The Pros and Cons of Supplemental Fish Feeding
Written by Logan Cowan, Wildlife and Fisheries Biologist
Throughout the country, small ponds serve a variety of uses in our communities. Biologists help manage ponds for aesthetics, recreation, and stormwater collection—as well as for trophy fishing. Establishing a trophy fishery can be a complex endeavor that requires many tools and strategies to support the goals of the property owner. Supplemental feeding is one of these important tools, which is often essential to establish and maintain a productive fishery. However, the success of a supplemental fish feeding plan can depend on a variety of factors. Before implementing a fish feeding program, it’s important to confer with a professional Fisheries Biologist about the expected benefits and potential undesirable impacts.
Supplemental feeding with a high-quality pelleted fish food is a cost-effective technique to increase forage production. Feeding forage such as Bluegill and Golden Shiners can improve Largemouth Bass growth and condition. Depending on the unique goals and characteristics of the fishery, managers may also opt to feed Largemouth Bass and Hybrid Striped Bass instead of the forage base. No matter the approach, automatic fish feeders can be highly effective at providing consistent feed and attracting sportfish, including catfish and Rainbow Trout, to specific locations for improved catch rates.
Without the guidance of a professional Fisheries Biologist, supplemental feeding can have undesirable impacts on a small pond. Supplemental feed slightly increases levels of nutrients, like phosphorus, in the waterbody, which could result in water quality imbalances if managed improperly. Excess phosphorus accumulation is known to cause nuisance aquatic weed and algae growth, as well as the development of toxic cyanobacteria. Your fisheries manager understands these complexities and can use water quality testing, nutrient remediation products and other solutions to prevent imbalances. Likewise, low-phosphorus feed offers an attractive alternative to traditional options by better supporting balanced water quality conditions.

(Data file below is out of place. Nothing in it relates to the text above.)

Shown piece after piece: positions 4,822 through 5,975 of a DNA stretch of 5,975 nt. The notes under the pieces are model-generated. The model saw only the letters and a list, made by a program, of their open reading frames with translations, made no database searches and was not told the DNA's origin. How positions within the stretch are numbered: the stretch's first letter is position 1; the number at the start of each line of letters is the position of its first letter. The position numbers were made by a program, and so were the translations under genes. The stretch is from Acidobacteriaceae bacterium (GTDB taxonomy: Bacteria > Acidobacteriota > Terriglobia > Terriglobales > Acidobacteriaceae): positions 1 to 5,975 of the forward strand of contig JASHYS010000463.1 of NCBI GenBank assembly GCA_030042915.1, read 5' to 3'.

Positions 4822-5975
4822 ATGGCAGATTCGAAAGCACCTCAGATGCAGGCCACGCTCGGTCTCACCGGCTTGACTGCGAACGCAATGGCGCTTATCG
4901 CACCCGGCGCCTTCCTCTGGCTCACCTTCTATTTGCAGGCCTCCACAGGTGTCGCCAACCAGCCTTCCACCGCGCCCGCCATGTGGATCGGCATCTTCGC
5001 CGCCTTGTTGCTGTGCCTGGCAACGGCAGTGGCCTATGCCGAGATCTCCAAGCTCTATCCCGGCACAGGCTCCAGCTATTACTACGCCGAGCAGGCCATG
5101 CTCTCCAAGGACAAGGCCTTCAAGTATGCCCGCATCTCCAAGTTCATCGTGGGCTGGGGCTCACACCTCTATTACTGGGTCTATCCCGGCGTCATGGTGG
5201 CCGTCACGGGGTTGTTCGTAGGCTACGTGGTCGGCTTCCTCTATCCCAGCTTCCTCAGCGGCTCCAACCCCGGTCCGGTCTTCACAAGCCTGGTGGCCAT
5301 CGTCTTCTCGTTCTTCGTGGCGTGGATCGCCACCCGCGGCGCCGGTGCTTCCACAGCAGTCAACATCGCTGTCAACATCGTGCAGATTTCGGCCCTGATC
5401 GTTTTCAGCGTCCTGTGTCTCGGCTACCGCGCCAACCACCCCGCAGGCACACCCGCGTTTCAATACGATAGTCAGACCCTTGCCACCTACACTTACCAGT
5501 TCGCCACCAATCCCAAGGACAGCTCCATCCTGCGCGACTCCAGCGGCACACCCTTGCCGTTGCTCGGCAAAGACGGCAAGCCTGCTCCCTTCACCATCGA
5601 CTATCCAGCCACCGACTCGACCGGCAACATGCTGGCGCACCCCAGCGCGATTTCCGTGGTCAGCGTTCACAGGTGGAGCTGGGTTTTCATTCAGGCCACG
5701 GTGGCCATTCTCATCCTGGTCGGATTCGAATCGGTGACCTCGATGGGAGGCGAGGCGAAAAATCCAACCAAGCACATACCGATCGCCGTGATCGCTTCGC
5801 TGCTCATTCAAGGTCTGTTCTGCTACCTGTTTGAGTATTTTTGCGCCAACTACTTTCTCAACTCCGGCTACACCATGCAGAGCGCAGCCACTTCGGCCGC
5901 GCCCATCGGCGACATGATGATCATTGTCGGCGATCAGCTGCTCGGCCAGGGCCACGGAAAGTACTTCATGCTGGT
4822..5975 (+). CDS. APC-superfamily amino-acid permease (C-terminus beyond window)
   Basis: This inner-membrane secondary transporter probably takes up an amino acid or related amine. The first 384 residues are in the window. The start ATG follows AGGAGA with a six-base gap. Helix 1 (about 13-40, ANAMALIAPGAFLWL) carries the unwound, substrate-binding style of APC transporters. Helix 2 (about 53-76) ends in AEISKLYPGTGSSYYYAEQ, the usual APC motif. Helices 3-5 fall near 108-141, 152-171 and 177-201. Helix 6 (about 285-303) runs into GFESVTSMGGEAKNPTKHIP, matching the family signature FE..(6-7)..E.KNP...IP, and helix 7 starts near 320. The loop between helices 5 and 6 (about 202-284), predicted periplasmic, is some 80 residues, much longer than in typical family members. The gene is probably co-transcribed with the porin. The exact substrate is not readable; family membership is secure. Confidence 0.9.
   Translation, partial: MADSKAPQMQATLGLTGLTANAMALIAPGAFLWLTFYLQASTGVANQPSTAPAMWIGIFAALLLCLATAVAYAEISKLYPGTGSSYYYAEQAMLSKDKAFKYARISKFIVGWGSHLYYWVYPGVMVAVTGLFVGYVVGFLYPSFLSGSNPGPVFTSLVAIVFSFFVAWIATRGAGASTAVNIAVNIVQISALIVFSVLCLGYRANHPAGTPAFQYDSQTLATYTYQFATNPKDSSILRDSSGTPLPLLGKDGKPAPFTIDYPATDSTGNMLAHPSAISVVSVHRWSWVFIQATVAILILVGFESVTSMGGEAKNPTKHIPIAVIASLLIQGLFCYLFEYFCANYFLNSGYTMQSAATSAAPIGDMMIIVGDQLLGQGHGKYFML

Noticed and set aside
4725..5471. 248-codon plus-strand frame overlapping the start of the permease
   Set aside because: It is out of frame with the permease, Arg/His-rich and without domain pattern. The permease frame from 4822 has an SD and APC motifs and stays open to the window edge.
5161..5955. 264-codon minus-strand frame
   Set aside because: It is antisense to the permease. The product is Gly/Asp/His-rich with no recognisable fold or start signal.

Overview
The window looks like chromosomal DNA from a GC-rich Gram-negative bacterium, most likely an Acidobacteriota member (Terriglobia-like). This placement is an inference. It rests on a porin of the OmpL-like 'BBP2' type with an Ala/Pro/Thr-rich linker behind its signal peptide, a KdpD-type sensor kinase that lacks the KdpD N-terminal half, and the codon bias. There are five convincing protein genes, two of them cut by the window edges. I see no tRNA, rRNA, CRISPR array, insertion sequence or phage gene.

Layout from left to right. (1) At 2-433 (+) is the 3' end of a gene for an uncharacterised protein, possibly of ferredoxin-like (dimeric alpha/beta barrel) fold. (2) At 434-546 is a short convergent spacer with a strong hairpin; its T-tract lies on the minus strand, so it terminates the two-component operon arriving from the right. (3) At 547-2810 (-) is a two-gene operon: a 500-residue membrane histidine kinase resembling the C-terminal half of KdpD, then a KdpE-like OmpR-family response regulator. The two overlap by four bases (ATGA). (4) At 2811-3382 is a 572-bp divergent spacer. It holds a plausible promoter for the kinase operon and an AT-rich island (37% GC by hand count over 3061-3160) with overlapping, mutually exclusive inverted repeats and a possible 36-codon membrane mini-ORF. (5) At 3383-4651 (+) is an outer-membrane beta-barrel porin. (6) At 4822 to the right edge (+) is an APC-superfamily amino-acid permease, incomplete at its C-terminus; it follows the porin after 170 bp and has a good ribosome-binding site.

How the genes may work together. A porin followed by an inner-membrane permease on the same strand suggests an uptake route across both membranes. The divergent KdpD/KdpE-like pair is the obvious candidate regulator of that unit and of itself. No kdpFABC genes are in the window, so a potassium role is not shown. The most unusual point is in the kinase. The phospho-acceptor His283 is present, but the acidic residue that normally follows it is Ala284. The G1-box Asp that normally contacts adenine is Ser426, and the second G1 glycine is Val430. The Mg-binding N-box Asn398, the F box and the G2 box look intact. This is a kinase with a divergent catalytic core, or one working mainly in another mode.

There are other considerations when choosing to utilize a feeding plan. Supplemental feeding congregates fish, making them more susceptible to bird predation. Feeders can also attract undesirable species such as Grass Carp, Gizzard Shad and otters. In these situations, your Fisheries Biologist can recommend or help implement prevention strategies, including electrofishing to selectively remove unwanted fish.
Finally, your goals and budget can have a significant influence on the decision to use supplemental feeding. It’s important to consider all factors before moving forward with this management tool. Small fisheries can often benefit from supplemental feeding while still keeping costs low. Large trophy fisheries, on the other hand, may elect to establish a productive fishery by any means or budget necessary.
The quality of fish feed can vary widely – as can feeding schedules and the types of automatic feeders available. To ensure your budget is maximized and your goals are achieved as efficiently as possible, it’s important to work with a qualified Fisheries Biologist who has studied the complexities of fisheries management and can design a custom plan for your unique waterbody.
Logan Cowan is a Wildlife and Fisheries Biologist working out of SOLitude’s Texas office. Logan helps develop individualized lake, pond and fisheries management plans for new and existing clients, and has a special interest in analyzing fisheries data from electrofishing surveys.
Logan earned his Bachelor of Science degree in Wildlife and Fisheries Sciences from Texas A&M University and is certified in Aquatic Pest Control in the state of Texas. After graduation he gained experience as a wildlife removal specialist in the greater Houston area before joining SOLitude in 2014.
Growing up along the Gulf Coast in Texas, Logan acquired a great appreciation for the outdoors and the beauty of the aquatic environment. He has enjoyed many years fishing the pristine flats of the Lower Laguna Madre and hunting the waterfowl of the lower Texas Coast. Logan is married to his wonderful wife Kelsey with whom he enjoys spending time, walking with along the beach, camping and fishing. He is an avid outdoorsman who enjoys pursuing better management through science as he seeks to steward our most precious natural resources.